The Rock from Which They Were Cleft
ZERA YISRAEL (SEED OF ISRAEL)
by Haim Amsalem
Mekabetz Nidchei Yisrael, 456 pp., 120 NIS
MEKOR YISRAEL (SOURCE OF ISRAEL)
by Haim Amsalem
Mekabetz Nidchei Yisrael, 388 pp., 120 NIS
Over the last two decades more than a million people from the former Soviet Union have immigrated to Israel through the Law of Return, which grants citizenship to anyone (and their spouse) with at least one Jewish grandparent. This has facilitated the immigration of hundreds of thousands of people who are not recognized as Jews by Jewish law (halakha). Although these newcomers and their children now identify with the Jewish people and live as Jews within the Jewish state, Israeli law—which defers to the rabbinic courts in these matters—does not allow them to marry full-fledged Jews in state-sanctioned weddings, nor are they permitted burial in a Jewish cemetery.
Many of these Israeli citizens would like to convert to Judaism. However, the High Rabbinical Court of Israel has held that would-be converts not only have to affirm an obligation to observe every single commandment in the Torah, but that their conversions can be retroactively annulled if they subsequently fail to do so, thus placing the Jewish status of thousands who have already been converted under a cloud of halakhic doubt, not to speak of personal anxiety.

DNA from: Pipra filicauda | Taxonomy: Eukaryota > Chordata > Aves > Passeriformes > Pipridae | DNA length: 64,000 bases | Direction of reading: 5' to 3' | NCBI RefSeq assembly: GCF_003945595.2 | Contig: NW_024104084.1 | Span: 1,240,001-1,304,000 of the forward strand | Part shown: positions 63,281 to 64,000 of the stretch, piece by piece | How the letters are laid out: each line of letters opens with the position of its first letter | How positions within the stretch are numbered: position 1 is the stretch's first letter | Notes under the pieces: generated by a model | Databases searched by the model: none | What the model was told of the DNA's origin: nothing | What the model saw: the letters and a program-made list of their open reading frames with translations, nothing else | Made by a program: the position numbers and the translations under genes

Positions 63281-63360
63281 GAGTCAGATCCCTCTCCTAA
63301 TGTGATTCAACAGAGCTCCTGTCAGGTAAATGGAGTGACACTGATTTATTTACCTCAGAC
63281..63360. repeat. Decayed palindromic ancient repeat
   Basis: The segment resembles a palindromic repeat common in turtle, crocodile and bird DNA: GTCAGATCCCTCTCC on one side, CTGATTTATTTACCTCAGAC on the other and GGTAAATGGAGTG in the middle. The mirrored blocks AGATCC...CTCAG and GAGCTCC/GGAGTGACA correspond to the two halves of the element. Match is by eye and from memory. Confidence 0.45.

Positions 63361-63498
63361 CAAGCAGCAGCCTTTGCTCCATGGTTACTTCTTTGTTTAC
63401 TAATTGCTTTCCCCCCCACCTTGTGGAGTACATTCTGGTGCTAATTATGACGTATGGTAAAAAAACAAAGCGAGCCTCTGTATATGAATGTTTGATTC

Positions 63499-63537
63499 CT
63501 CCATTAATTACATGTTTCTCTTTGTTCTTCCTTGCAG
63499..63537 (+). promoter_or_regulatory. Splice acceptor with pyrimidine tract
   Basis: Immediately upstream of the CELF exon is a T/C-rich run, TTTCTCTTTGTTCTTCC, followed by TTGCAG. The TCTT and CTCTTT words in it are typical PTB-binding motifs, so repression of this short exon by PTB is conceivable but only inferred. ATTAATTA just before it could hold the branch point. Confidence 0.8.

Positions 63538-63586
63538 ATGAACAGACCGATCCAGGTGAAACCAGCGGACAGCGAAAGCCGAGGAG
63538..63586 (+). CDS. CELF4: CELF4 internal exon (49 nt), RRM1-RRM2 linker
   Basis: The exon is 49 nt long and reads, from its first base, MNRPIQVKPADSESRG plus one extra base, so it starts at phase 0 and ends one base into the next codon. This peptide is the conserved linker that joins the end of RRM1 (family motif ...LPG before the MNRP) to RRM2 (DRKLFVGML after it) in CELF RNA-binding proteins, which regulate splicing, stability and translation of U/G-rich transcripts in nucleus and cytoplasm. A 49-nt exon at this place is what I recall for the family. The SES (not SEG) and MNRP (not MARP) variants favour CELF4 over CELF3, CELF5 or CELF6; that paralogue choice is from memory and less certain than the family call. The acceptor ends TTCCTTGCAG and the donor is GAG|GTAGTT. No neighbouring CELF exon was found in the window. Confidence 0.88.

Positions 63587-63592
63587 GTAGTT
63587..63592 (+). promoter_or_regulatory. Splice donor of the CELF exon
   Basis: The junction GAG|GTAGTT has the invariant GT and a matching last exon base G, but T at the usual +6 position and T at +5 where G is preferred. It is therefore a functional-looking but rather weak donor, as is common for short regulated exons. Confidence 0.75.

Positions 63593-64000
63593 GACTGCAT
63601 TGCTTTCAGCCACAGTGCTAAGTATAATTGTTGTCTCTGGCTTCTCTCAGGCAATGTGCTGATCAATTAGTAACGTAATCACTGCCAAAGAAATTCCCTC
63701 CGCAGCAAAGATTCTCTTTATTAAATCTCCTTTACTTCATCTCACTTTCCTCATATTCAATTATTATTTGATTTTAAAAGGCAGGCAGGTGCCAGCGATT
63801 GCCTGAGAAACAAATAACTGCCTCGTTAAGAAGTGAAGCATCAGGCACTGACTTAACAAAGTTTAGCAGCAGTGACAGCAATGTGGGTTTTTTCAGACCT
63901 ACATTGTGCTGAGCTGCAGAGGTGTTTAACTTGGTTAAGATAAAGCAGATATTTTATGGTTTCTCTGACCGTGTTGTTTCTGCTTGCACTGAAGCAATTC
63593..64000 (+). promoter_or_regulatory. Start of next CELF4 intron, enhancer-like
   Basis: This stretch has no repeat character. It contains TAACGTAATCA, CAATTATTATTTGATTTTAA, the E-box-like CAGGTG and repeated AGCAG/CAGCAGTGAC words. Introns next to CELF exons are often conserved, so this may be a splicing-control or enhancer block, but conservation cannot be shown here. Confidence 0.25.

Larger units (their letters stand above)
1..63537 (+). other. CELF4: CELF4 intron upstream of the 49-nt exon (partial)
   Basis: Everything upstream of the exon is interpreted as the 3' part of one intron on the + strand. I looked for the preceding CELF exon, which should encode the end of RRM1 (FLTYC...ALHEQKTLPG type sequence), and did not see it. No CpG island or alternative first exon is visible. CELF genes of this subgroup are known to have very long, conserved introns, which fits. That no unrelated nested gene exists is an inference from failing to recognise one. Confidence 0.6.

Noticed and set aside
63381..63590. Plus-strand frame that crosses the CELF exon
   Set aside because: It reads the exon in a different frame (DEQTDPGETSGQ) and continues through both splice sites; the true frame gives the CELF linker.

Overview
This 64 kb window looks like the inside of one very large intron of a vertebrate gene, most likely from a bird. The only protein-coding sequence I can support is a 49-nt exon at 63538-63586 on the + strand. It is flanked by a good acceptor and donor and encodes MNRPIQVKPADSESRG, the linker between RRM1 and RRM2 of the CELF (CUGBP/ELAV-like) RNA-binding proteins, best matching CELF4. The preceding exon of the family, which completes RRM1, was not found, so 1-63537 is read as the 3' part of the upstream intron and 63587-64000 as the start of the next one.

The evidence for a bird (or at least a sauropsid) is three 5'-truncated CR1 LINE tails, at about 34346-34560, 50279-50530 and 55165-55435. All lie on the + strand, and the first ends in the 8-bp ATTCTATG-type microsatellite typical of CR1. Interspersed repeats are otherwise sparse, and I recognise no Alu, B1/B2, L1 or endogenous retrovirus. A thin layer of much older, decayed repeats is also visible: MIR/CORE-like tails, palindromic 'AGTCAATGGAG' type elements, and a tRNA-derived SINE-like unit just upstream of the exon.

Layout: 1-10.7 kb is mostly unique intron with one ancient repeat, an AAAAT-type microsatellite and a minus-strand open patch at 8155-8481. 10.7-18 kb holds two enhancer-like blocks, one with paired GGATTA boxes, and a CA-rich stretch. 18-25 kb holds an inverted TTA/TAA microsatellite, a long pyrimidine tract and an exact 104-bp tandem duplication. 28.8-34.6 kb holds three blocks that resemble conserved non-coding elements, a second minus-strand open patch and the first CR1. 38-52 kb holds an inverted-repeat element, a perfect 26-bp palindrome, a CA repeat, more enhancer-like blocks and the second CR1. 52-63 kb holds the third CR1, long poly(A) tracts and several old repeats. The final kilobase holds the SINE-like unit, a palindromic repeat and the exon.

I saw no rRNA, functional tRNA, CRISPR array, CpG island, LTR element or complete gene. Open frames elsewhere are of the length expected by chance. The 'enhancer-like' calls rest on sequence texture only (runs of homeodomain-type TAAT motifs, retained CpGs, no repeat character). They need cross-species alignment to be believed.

In an interview last spring, High Rabbinical Court Judge Rabbi Avraham Sherman questioned the validity of "all modern-era conversions in Israel and in the world since the start of the Jewish Enlightenment period" and affirmed that Israeli converts must "undergo examination by an authorized rabbinic court before they can enter the community of Jewish people. They are not Jews for certain." The requirement that all converts accept the commandments is, along with circumcision and ritual immersion in a mikvah, central to the halakhic definition of conversion. Nevertheless, the position that once such a conversion has taken place they are still "not Jews for certain" is surely an innovation. In fact, as rabbi and Member of Knesset (MK) Haim Amsalem has argued, there is great latitude within the tradition regarding how the requirement that the convert accept the commandments has been applied.
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